Boosting sales in a down economy

| Print |  Email
Archives - July 2008
Tuesday, July 01, 2008

CashDrawer

FOR SMALL BUSINESSES without large cash reserves, economic downturns can be especially tough. To stay afloat, you need to keep the cash register ringing even when customers are cutting back — and that means thinking outside the box.

One of the biggest mistakes small business owners make is cutting down on marketing when they start to get strapped, says Harry DeWolf, district director for the Small Business Administration in Portland.

“You’ve just got to get more creative,” he says. “Visit potential clients instead of
sending them stuff. Call them or email them. Work those lists, and make the message more personal.”

Another strategy is to form alliances with other businesses to stretch marketing dollars, says Shelah Johnson, CEO of Techchex, a Portland-based tech  firm that serves small and mid-sized businesses. Identify noncompetitive businesses that share your target
consumer and create co-op ads to benefit both players. Refer business to other firms and request they return the favor.

You can turn customers into marketing allies, too. Viral marketing, such as email blasts that can be forwarded to others, are an easy way to expand your base without any extra effort or expense, Johnson says.

One tactic to avoid, though, is discounting. “It decreases the perceived value of your product or service,” Johnson says. Instead, offer value-added incentives, such as one month of free service when a customer pays for a full year.

To compete with big-box competitors that do slash prices, step up the service. Look at what the competition doesn’t have or do and fill in the gaps, DeWolf says.

Spending money might seem counterintuitive at a time like this, but one investment that could really pay off is a website. “If you don’t have one, it’s like being invisible to the world,” Johnson says.

Above all, both experts agree that the key to driving sales in a down economy is to be proactive and stay positive.

“In many ways, small business is more agile than enterprise business,” Johnson says. “We know how to be resourceful. Small businesses have cockroach in our DNA: We will survive anything.”

JAMIE HARTFORD


To comment, email This e-mail address is being protected from spambots. You need JavaScript enabled to view it .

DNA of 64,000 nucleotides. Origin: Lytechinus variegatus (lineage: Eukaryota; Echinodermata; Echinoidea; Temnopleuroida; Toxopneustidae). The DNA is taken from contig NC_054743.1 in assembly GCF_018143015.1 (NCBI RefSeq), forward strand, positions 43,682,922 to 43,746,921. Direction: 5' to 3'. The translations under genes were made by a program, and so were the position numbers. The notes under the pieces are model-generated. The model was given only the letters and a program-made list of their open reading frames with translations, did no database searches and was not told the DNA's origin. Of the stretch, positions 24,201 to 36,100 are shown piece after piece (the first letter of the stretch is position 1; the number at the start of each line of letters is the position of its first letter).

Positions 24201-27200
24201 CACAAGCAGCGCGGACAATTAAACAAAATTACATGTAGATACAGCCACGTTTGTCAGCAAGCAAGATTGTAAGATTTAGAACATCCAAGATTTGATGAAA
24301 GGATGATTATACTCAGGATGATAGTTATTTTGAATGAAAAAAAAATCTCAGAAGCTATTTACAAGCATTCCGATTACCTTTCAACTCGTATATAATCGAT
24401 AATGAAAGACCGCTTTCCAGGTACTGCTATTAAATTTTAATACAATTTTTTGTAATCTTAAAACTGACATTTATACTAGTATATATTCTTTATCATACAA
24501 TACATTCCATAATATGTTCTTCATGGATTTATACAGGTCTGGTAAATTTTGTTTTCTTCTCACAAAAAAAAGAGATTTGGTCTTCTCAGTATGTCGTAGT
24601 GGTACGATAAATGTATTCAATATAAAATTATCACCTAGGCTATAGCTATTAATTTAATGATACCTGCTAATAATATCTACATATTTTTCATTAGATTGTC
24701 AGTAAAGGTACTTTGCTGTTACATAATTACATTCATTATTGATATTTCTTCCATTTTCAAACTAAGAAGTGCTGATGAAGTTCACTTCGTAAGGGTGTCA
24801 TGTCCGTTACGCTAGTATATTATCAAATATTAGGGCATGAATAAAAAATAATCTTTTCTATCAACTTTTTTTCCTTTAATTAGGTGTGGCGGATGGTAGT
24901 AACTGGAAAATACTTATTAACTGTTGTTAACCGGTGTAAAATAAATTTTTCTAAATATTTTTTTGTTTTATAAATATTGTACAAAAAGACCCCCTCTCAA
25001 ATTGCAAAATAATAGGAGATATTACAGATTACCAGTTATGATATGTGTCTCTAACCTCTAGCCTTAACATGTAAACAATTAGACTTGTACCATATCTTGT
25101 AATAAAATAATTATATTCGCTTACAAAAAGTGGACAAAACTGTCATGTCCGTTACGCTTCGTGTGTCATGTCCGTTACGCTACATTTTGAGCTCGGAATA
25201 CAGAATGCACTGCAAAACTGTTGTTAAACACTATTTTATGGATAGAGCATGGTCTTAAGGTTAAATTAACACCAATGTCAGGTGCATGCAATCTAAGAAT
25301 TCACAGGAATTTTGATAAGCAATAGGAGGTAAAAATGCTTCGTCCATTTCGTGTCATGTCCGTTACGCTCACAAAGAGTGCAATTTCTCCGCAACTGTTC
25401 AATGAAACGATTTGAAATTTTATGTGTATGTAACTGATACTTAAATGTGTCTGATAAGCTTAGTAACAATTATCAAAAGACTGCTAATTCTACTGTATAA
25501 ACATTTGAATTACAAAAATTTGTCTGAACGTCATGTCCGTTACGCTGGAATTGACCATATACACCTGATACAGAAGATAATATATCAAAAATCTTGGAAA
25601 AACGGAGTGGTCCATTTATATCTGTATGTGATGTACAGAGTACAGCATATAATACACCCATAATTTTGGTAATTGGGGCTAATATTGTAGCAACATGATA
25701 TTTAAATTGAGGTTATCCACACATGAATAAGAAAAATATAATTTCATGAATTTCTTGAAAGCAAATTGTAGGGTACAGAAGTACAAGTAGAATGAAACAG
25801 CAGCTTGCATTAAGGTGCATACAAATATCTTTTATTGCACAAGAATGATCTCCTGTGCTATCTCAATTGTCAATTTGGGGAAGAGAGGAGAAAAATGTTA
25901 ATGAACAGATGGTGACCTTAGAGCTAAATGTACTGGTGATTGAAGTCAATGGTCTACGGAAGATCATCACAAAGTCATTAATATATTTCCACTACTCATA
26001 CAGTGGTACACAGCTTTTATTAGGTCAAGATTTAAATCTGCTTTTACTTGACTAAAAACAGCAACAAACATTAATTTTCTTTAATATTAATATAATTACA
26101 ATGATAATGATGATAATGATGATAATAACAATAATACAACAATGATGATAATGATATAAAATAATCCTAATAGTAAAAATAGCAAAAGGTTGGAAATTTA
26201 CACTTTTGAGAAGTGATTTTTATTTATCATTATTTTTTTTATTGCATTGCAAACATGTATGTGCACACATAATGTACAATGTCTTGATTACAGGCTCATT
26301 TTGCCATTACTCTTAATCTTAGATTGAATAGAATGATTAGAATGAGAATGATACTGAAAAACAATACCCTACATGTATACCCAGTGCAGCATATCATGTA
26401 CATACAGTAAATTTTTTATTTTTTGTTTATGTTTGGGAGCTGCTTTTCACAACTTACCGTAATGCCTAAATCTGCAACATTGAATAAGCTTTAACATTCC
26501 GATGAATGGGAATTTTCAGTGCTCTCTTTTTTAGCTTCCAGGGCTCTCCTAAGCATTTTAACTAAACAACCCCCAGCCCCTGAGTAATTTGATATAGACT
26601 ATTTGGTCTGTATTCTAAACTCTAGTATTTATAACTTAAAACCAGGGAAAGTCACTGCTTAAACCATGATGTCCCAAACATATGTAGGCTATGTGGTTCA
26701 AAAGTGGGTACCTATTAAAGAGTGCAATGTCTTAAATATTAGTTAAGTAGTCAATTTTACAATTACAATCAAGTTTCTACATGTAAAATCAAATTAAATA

More Articles

Light Moves

February 2015
Monday, January 26, 2015
BY JACOB PALMER

Fittingly, Light at Play — a business whose sole purpose is to create mesmerizing ambience — was conceived at Burning Man.


Read more...

5 schools helping students crack code

The Latest
Thursday, January 29, 2015
codeduthumbnailBY JACOB PALMER | OB DIGITAL NEWS EDITOR

As the costs of college mount, and as employer demand for software developers soars, coding schools and classes are popping up everywhere.


Read more...

Finding a Balance

Contributed Blogs
Thursday, January 29, 2015
012915-passinvst-thumbBY JASON NORRIS | OB GUEST BLOGGER

Active vs. passive investing: what you need to know.


Read more...

Corner Office: Sheree Arntson

January-Powerbook 2015
Saturday, December 13, 2014

Checking in with the managing director of Arnerich Massena.


Read more...

The Carbon Calculus

February 2015
Friday, January 23, 2015
BY KIM MOORE | OB RESEARCH EDITOR

Carbon pricing is gaining momentum in Oregon, sparking concern for energy-intensive businesses — but also opportunity to expand a homespun green economy.


Read more...

The short list: Holiday habits of six Oregon CEOs

The Latest
Thursday, December 11, 2014
121214-xmaslist1BY JACOB PALMER | OB DIGITAL NEWS EDITOR

We ask business and nonprofit leaders how they survive the season.


Read more...

Editor's Letter: Power Play

January-Powerbook 2015
Thursday, December 11, 2014

There’s a fascinating article in the December issue of the Harvard Business Review about a profound power shift taking place in business and society. It’s a long read, but the gist revolves around the tension between “old power” and “new power” as a driver of transformation.


Read more...
Oregon Business magazinetitle-sponsored-links-02
SPONSORED LINKS